A Methodology for Testing Voting Systems

Peer-reviewed Article

pp. 7-21Download full article (PDF)

Abstract

This paper compares the relative merit in realistic versus
lab style experiments for testing voting technology. By analyzing three
voting experiments, we describe the value of realistic settings in showing
the enormous challenges for voting process control and consistent voting
experiences.

The methodology developed for this type of experiment will help other researchers
to test polling place protocols and administration. Comparing the results
from laboratory experiments with voter verification and realistic voting
experiments further validates the procedure of testing equipment in laboratory
settings.

The methodology and protocol for testing voting systems can be applied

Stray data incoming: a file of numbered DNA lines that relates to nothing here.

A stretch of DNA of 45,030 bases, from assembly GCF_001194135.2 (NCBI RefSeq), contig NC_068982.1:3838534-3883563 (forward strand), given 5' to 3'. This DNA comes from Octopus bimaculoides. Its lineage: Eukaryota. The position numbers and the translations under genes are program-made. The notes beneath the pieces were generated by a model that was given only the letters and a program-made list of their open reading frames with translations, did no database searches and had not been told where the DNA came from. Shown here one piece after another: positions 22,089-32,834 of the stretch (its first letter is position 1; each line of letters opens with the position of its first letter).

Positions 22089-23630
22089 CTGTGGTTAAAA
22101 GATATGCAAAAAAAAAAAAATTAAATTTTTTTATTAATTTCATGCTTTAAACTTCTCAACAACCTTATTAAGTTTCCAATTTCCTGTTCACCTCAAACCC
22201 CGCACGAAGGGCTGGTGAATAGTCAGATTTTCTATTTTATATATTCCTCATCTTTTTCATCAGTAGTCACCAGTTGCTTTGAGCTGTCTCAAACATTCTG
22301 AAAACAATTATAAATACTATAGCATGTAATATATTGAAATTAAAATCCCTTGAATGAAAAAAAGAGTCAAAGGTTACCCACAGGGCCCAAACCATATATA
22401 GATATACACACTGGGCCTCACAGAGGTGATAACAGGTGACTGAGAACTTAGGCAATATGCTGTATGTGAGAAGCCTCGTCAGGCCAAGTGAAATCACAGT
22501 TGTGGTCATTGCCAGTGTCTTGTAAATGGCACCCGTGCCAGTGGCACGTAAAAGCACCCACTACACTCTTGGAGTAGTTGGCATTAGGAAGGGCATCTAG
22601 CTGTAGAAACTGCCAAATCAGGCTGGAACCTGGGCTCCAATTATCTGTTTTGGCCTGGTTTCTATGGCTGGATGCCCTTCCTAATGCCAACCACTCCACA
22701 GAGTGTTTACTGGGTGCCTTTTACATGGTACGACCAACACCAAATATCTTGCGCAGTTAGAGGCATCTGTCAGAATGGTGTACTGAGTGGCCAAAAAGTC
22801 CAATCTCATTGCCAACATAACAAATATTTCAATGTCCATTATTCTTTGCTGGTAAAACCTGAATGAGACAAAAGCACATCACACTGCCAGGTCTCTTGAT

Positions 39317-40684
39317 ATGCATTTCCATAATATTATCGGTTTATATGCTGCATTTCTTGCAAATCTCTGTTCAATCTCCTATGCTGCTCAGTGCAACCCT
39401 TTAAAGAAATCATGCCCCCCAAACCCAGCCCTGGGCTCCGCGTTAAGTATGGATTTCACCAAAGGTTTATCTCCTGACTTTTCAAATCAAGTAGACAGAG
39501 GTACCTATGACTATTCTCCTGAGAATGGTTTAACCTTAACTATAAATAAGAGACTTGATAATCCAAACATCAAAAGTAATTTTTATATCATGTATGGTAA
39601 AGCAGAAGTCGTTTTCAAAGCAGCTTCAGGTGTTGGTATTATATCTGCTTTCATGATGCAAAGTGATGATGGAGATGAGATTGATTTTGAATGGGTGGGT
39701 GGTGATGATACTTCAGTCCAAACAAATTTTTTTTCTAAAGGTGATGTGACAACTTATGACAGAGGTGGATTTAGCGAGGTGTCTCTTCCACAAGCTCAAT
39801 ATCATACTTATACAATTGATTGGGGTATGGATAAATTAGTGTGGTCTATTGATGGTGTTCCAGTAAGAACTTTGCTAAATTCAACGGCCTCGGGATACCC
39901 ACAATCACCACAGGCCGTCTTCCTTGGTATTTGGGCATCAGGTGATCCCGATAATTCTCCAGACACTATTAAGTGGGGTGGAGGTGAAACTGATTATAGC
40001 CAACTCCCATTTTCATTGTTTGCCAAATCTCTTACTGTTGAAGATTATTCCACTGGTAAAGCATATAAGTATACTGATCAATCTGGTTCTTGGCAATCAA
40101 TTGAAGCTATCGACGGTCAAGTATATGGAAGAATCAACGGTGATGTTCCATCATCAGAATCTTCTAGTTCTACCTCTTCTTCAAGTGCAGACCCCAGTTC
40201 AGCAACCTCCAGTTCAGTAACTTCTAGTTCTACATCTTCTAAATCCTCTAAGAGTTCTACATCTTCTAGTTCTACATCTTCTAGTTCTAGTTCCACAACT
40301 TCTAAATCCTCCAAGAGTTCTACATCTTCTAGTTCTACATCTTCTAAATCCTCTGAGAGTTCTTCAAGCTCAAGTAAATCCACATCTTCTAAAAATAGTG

to any voting technology. This protocol matches the real-world conditions
of voting by replicating them for the experiment.

Practitioner’s Take Away

  • Voting systems present high stakes technology whose criteria for success
    depends on usability, security, and reliability. This type of system benefits
    from testing in real-world conditions to gain better understanding of
    the issues.
  • The best practice protocol for testing voting systems in real-world
    conditions include simulation of polling place, voting systems, recognizable
    candidates, and real poll workers.
  • Voting experiments that use regular polling places as the test venue
    risk complicating the resulting data. To reduce complications, on-site
    training must be done in advance. Furthermore, voting systems must also
    be thoroughly tested for quality assurance in the voting test environment,
    not just in the lab.
  • Ballot design must be checked carefully to avoid confusion to voters
    in experimental mock elections. This includes clear instructions and discussion
    with participants regarding candidate choices.
  • Experimental protocols using regular poll workers must include clear
    training, instructions, and scripts. Studies showed that regular poll
    workers can add a level of confusion and add to lack of control with data
    sets if they are not trained correctly.